What are your ten "personal 'great books'"? Thanks to normblog for the idea and the criteria for selection ["these are not necessarily what I judge to be the 10 most important of the works that I've read in my life (on whatever criterion, or set of criteria, or scale). But they're all ones which have had a marked and lasting influence on the way I think about the world."]. Here are the books on my list, ordered chronologically by when they came into my reading life:
The Autobiography of Malcolm X, Malcolm X (as told to Alex Haley).
The Diary of A Young Girl, Anne Frank.
Zen and the Art of Motorcycle Maintenance, Robert M. Pirsig.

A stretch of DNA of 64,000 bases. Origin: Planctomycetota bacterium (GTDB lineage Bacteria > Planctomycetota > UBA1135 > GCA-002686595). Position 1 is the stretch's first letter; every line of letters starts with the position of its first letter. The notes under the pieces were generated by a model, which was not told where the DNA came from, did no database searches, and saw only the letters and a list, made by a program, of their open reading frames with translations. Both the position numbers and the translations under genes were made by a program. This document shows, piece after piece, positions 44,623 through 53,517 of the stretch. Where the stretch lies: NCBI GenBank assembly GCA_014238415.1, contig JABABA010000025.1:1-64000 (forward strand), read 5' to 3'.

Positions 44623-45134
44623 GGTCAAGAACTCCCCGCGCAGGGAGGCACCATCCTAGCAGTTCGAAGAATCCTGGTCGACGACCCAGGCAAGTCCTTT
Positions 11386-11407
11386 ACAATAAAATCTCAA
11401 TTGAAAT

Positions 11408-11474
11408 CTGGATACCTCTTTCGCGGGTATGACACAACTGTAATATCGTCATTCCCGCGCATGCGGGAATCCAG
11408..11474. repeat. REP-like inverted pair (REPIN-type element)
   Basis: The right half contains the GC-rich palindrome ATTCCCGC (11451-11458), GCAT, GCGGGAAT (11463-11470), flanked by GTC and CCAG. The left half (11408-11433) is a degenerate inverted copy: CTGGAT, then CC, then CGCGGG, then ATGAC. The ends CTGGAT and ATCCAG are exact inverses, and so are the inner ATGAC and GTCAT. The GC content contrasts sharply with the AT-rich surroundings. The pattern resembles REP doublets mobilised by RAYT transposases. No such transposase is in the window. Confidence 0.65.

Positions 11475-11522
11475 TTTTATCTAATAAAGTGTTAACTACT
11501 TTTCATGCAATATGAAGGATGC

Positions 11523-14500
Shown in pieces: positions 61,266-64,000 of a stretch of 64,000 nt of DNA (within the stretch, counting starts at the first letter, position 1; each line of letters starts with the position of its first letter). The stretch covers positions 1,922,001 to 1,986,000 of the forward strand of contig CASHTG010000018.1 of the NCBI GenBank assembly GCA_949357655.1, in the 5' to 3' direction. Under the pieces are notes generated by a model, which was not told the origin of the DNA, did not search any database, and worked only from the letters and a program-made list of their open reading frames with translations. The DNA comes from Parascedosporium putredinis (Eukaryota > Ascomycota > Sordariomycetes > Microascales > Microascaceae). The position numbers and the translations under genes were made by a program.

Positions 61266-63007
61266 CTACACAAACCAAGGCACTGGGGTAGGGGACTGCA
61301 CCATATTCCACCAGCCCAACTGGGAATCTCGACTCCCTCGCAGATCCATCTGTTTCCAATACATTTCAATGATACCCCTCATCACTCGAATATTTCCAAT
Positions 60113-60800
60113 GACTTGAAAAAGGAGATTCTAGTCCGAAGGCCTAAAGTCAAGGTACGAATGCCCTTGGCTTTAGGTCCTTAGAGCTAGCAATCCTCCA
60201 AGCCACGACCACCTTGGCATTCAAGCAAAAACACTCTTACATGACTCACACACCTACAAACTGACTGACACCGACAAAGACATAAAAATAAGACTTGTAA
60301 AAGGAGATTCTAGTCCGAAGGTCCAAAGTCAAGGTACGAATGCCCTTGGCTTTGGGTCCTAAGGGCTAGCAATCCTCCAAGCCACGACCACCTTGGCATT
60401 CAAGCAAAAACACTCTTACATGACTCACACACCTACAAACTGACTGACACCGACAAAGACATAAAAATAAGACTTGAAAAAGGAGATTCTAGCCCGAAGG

Language, Thought and Reality: Selected Writings, Benjamin Lee Whorf.
Franny and Zooey, J.D. Salinger.
Philosophical Investigations, Ludwig Wittgenstein.
Surprised by Joy: The Shape of My Early Life, C.S. Lewis.
The Habit of Being: Letters of Flannery O'Connor, Flannery O'Connor.
Henry Mitchell On Gardening, Henry Mitchell.
Update, August 3, 2004: I've edited the Malcolm X entry to credit Alex Haley, who actually wrote The Autobiography of Malcolm X after Malcolm X's death, based on his extensive interviews with Malcolm X. I briefly toyed with the idea of adding explanations to this list, but I didn't get very far before nodding off in utter tedium. Instead, I'll try featuring quotes from these books from time to time on my reading blog.